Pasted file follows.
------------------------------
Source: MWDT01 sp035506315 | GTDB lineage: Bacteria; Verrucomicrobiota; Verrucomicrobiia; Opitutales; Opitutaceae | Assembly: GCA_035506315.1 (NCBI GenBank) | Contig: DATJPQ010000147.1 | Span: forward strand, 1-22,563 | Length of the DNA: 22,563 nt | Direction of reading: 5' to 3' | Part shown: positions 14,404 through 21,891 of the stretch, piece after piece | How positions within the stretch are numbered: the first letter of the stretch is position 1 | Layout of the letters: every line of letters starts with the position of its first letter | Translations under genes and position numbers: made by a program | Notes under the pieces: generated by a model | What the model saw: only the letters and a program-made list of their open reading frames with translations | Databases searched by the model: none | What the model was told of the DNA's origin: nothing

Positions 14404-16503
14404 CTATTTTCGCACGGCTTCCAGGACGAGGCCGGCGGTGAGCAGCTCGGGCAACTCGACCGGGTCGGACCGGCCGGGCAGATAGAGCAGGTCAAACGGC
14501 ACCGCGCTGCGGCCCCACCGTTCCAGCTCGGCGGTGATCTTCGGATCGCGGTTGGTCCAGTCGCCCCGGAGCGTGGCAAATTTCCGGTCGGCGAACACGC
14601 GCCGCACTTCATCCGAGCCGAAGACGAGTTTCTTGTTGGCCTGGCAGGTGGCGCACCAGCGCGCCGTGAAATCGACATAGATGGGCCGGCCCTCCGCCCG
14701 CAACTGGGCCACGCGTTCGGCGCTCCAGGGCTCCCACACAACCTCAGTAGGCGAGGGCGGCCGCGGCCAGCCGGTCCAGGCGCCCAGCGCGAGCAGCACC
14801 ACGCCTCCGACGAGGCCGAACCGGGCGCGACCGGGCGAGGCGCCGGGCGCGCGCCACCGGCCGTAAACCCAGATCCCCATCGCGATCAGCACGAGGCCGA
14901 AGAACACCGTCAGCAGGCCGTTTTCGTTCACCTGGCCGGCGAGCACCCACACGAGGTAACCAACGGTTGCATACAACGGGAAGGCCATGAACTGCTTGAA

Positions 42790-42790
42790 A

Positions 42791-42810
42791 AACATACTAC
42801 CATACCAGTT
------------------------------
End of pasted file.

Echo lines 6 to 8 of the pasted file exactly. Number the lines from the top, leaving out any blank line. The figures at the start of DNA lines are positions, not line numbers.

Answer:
14701 CAACTGGGCCACGCGTTCGGCGCTCCAGGGCTCCCACACAACCTCAGTAGGCGAGGGCGGCCGCGGCCAGCCGGTCCAGGCGCCCAGCGCGAGCAGCACC
14801 ACGCCTCCGACGAGGCCGAACCGGGCGCGACCGGGCGAGGCGCCGGGCGCGCGCCACCGGCCGTAAACCCAGATCCCCATCGCGATCAGCACGAGGCCGA
14901 AGAACACCGTCAGCAGGCCGTTTTCGTTCACCTGGCCGGCGAGCACCCACACGAGGTAACCAACGGTTGCATACAACGGGAAGGCCATGAACTGCTTGAA